It seems that we sooner witnessed the free world run by a separatist, high-handed, entitled orangutan than the incumbent South Sudanese Government taking accountability for its part in the country’s security crisis. Salil Shetty, Amnesty International’s Secretary General, recently penned a letter to President Salva Kiir Mayardit on 28th March 2017, calling on Kiir’s government to take action regarding the arbitrary arrests, prolonged detentions and enforced disappearances carried out by the National Security Service (NSS) and the Military Intelligence Directorate.
He urged the President to ensure that the detainees were released, or, if credible evidence of a recognised offence existed, promptly charged and presented in court. Additionally, he requested that South Sudan publicly disclose the fate and whereabouts of detainees who have been subjected to enforced disappearances, and to investigate the circumstances under which other detainees have died while in government custody.
Shetty went on to give further accounts of violations occasioned by the government, such as the enforced disappearances of individuals such as Lawrence Bagda Jube Arbamo, a captain in the Sudan People’s Liberation Army (SPLA), who was arrested by military intelligence personnel on 26th June 2015 in Juba. He was initially detained within the Giyada military barracks but was later transferred to the military intelligence detention facility in Gorom. His family members have since been denied all contact with him or information of his whereabouts.
The Transitional Constitution of South Sudan, 2011 (amended 2015) greatly emphasizes procedural and substantive safeguards designed to assure fair trials before impartial tribunals, in which every defendant stands equal before the law. Article 190 of the Constitution allows for the President’s suspension of part of the Bill of Rights during a state of emergency, but prohibits infringement of the right to life and includes prohibitions against slavery, prohibitions against torture, the right to non-discrimination based on race, sex, or religious creed, and the right to litigation and a fair trial.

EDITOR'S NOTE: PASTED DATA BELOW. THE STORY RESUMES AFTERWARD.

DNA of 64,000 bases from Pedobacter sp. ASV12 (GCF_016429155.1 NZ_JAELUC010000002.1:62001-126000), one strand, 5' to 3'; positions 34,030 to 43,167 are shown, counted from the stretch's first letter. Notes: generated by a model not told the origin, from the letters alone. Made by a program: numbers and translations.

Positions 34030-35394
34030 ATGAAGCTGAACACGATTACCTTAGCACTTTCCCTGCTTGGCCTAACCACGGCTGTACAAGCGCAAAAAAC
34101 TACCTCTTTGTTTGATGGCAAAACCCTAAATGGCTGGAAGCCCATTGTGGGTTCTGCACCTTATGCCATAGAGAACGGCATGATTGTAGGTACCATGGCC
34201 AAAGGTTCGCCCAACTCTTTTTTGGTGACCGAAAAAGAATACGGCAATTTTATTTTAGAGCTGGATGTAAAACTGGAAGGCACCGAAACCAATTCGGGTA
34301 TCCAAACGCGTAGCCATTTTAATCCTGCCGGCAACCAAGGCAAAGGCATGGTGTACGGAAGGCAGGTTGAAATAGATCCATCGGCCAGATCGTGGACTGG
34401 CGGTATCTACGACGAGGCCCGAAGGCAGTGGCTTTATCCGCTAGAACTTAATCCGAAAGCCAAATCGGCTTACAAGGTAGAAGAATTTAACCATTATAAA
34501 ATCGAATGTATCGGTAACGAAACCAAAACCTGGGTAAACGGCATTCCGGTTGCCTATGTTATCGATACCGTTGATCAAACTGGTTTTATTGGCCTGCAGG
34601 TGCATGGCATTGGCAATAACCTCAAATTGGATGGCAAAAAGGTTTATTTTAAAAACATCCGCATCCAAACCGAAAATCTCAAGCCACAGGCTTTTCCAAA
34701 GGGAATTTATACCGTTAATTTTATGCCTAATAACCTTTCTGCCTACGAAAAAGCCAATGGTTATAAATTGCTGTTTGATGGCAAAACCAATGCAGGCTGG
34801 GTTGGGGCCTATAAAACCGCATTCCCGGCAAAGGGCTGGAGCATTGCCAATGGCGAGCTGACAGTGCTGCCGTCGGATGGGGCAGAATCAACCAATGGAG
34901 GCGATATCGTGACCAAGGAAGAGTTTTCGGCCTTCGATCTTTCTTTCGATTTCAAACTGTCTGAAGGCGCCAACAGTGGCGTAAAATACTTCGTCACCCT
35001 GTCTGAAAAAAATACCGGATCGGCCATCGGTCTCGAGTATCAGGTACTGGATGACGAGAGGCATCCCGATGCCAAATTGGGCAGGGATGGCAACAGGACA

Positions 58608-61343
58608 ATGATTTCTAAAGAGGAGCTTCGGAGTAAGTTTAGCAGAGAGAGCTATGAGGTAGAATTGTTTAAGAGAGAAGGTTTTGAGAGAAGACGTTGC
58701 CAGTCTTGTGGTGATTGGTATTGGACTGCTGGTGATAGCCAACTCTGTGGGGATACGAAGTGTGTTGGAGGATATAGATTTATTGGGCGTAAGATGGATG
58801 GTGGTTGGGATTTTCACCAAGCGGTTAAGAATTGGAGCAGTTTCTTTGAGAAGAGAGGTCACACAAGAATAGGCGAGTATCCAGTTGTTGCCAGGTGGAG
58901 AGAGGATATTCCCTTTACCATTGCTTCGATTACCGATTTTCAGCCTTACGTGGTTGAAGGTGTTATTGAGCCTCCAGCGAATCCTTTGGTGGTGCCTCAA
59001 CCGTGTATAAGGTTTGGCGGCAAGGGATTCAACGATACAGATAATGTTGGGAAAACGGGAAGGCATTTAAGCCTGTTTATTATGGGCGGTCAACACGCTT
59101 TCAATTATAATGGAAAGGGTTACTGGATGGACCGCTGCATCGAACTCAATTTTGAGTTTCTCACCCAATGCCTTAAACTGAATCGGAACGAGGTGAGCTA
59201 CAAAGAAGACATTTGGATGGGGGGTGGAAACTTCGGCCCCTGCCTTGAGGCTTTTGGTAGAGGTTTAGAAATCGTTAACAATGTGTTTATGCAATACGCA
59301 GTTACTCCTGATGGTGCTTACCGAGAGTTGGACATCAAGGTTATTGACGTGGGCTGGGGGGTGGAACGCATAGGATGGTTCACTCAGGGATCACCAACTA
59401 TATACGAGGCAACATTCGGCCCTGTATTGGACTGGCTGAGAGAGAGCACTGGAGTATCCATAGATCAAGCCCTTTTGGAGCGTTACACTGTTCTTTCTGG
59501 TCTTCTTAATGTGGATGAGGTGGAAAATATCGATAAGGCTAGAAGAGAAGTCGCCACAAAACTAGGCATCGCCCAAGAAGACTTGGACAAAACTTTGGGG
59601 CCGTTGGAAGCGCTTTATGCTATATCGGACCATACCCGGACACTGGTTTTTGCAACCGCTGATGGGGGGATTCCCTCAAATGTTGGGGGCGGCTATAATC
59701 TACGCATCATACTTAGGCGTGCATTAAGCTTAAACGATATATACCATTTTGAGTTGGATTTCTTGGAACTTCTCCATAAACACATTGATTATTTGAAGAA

With a legal framework already in place that provides for the protection of human rights and prohibition of arbitrariness of the government, how then do these documented human rights violations come to be? The disconnect is clearly a result of the government’s complete disregard for the Rule of Law. UNDP states that the establishment of the Rule of Law is incidental to a country’s achievement of inclusive and effective governance, and respect for human rights, as its breakdown could lead to exacerbation of violence, tension, and fueling insecurity and criminality.
The objectives of the Transitional Constitution remain impossible if deaths such as that of Loreom Joseph Longie, a man who died on 17th July 2016 after having spent 22 months in NSS detention, persist. During his detention, Longie was not charged or presented in court due to his suspected links with the Sudan People’s Liberation Movement-in-Opposition (SPLM/A-IO). He underwent insurmountable suffering at the hands of NSS officers who beat him, pierced his testicles with needles and dripped molten plastic onto his skin.
The UNDP’s Global Programme on Strengthening the Rule of Law in Crisis-Affected and Fragile Situations aims to combat such draconian practices by dealing with the legacy of violence, increasing safety and security for all, building trust through accessible, effective justice and security situations, and improving the delivery of justice and security for women. UNDP’s strategy, though not currently plausible in the South Sudanese context, is not impossible in the long run. Will Shalil Shetty’s letter prompt President Salva Kiir to take action? It is unlikely given his track record; however, the American Electoral College DID wisely entrusts its national security to an orangutan. The impossible is possible in these times.
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